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Author Topic: What did my parents tell me......  (Read 14274 times)

Kharthulu

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Re: What did my parents tell me......
« Reply #50 on: 31 Dec 2008, 14:07 »

I wasn't thinking in statistical terms, i used the coin analogy to mean that from our viewpoint on this side of death we have absolutely no indication one way or the other what is correct, and probably we can't know.

Also, I could argue why any given religious belief, or no belief is just as possible as science, but it requires calling into question the reliability of probability, empirical evidence, and eventually our own senses.  And that kind of debate is no fun because on the one hand you technically must admit it is true, but on the other hand to accept that it is true is to accept that every decision is blind and arbitrary and where you go from there is just boring.
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mustang6172

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Re: What did my parents tell me......
« Reply #51 on: 31 Dec 2008, 21:49 »

I was raised a Baptist. (I'm a Brit though, and as far as I can tell English Baptists and American/Southern Baptists don't have all that much in common). I don't remember ever asking my parents about death, and strangely it rarely came up at church. The sermons tended to focus on how to be a good person, and make this life better for people. I liked it because it was practical. I'm not a Baptist any more though - my church refused to ordain a woman, so I left.

I haven't been to many other Baptist churches, so please tell me if I'm wrong about any of this!

I think my experience was similar.  I was raised a Mennonite (still am).  I don't think I ever asked them about death.  Plus they tended to avoid uncomfortable subjects.  We keep things superficial in our family.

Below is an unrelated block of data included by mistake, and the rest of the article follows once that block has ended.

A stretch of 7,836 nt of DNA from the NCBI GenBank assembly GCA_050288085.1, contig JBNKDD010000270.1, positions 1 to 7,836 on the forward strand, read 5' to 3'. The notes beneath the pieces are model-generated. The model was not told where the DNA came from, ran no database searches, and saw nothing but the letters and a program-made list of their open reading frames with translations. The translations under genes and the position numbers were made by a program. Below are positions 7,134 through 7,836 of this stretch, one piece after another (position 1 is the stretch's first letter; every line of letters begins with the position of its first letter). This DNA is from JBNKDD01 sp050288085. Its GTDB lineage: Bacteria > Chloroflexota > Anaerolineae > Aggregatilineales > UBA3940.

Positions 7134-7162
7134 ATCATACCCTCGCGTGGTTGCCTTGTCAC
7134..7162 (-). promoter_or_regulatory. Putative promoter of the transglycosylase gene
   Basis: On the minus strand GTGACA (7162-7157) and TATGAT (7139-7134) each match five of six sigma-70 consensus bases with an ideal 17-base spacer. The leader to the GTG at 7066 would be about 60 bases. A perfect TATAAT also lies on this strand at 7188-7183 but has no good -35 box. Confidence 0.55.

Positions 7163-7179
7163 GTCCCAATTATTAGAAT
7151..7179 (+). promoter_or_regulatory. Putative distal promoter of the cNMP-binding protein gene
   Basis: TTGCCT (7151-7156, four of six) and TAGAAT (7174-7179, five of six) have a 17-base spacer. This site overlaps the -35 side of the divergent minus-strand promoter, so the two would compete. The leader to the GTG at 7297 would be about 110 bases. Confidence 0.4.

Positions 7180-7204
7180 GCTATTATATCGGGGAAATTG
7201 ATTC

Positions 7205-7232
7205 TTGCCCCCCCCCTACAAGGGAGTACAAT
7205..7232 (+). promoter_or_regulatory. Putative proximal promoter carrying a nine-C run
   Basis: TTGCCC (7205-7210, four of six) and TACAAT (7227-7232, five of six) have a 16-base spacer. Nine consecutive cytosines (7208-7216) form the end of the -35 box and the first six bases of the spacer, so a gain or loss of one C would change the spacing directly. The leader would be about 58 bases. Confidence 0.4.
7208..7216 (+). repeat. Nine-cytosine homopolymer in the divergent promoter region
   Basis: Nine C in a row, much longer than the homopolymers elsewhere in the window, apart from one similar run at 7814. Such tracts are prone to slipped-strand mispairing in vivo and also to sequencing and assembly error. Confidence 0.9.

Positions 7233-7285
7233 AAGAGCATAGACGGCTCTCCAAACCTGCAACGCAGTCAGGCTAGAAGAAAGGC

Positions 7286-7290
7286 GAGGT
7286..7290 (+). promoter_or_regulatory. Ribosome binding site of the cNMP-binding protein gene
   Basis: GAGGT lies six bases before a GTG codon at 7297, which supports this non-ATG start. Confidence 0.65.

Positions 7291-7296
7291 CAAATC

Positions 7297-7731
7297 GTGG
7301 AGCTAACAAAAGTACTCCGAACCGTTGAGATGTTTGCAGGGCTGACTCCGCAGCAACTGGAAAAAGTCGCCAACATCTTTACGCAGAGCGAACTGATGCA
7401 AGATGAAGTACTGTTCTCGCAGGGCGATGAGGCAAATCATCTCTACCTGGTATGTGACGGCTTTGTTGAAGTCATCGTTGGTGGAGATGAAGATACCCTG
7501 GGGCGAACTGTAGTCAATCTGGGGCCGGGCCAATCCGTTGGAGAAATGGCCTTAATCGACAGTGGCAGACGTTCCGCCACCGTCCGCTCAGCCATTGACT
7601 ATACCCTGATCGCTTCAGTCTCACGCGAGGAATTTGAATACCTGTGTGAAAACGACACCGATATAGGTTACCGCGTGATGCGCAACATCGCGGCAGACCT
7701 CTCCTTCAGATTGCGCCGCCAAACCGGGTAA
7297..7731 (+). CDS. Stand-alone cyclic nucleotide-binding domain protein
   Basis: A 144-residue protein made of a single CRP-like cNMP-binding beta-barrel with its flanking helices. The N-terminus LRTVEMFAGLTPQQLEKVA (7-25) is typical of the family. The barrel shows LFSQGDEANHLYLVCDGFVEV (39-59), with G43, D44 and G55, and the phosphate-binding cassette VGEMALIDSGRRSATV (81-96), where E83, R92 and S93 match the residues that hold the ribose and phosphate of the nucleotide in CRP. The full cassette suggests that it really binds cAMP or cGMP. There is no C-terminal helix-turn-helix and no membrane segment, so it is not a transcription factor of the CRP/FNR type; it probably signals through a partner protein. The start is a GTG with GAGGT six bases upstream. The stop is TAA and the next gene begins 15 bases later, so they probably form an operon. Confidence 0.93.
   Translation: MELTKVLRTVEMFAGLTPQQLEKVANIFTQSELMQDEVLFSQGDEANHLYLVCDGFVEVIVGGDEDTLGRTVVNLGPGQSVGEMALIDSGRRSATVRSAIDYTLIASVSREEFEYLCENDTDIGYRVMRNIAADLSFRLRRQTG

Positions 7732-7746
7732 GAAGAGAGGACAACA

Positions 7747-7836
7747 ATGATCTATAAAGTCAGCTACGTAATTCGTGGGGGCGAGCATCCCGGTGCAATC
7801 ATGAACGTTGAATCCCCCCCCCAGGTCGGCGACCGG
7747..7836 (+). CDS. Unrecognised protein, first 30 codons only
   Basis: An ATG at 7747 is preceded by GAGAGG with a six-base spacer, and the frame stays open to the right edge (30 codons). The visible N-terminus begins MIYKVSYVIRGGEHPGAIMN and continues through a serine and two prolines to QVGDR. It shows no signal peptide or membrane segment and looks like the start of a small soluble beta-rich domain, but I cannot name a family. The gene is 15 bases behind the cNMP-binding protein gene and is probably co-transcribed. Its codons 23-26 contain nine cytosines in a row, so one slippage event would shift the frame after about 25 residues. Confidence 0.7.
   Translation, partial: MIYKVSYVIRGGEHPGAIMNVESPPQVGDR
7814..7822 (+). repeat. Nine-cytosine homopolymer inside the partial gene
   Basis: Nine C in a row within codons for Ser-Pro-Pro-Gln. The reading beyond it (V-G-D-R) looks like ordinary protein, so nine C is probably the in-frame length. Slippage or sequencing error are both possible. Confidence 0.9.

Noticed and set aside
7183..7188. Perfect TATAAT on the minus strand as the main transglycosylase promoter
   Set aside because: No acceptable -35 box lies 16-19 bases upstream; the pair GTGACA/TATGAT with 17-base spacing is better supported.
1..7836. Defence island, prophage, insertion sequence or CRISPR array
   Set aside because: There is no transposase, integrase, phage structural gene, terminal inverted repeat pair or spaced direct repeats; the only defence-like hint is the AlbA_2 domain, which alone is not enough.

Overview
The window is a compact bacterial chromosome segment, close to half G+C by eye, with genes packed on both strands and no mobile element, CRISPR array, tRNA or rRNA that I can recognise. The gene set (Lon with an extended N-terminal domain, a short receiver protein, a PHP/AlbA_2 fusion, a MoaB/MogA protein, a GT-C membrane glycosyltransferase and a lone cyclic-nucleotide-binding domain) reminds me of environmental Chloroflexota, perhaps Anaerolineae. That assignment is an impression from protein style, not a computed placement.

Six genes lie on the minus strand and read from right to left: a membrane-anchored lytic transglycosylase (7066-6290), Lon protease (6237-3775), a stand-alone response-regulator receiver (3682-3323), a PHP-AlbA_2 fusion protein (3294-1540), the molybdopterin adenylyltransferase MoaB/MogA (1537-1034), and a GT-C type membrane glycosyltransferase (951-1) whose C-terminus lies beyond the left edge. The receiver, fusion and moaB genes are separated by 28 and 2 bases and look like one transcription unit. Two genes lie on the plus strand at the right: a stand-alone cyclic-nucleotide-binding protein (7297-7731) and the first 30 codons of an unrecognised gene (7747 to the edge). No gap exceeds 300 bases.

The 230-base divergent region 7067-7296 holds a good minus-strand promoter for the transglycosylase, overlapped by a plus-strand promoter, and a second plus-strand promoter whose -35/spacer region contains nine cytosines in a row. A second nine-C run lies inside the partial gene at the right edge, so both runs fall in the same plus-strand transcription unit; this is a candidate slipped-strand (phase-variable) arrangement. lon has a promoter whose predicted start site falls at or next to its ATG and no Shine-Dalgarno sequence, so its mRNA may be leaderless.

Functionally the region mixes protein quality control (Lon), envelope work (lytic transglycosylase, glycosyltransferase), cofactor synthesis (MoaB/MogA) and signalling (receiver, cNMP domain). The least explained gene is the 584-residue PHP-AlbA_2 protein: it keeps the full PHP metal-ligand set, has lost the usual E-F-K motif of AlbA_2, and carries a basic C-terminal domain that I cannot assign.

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jtheory

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Re: What did my parents tell me......
« Reply #52 on: 01 Jan 2009, 09:02 »

I wasn't thinking in statistical terms, i used the coin analogy to mean that from our viewpoint on this side of death we have absolutely no indication one way or the other what is correct, and probably we can't know.

Also, I could argue why any given religious belief, or no belief is just as possible as science, but it requires calling into question the reliability of probability, empirical evidence, and eventually our own senses.  And that kind of debate is no fun because on the one hand you technically must admit it is true, but on the other hand to accept that it is true is to accept that every decision is blind and arbitrary and where you go from there is just boring.

Actually, we have plenty of indications; we just don't have any final proof.  There's a big difference.  So far, we have utterly no hint that anything happens to human consciousness after death -- as far as we can tell, it just fizzles out.  We can imagine all kinds of fantastical things that might happen, but all signs point to "fizzles out" just like all signs point to a dropped apple falling to the ground instead of flying upwards.  According to everything except for wishful thinking, consciousness fails when the supporting systems fail.

Not every decision is arbitrary at all, either.  It's worth thinking about; you have to make some assumptions to operate, but if you're interested in getting the best understanding of reality that you can (assuming reality exists... that's one of the required assumptions!), then you should avoid assumptions that don't gain you anything.  I posted on this in much more depth in another thread:
http://forums.questionablecontent.net/index.php/topic,21952.msg752748.html#msg752748

It's important to think about this stuff sometime; science is built to function with this unavoidable uncertainty.  If you build a theory -- basically an explanation for a big set of collected data -- it isn't really science unless it's *useful*; you should be able to predict non-obvious information that you didn't have before, and then experiment to see if your predictions were correct.  Darwin's theory of evolution predicted the existence of DNA before it was discovered, and a lot of its properties... that must have been pretty wild to confirm.
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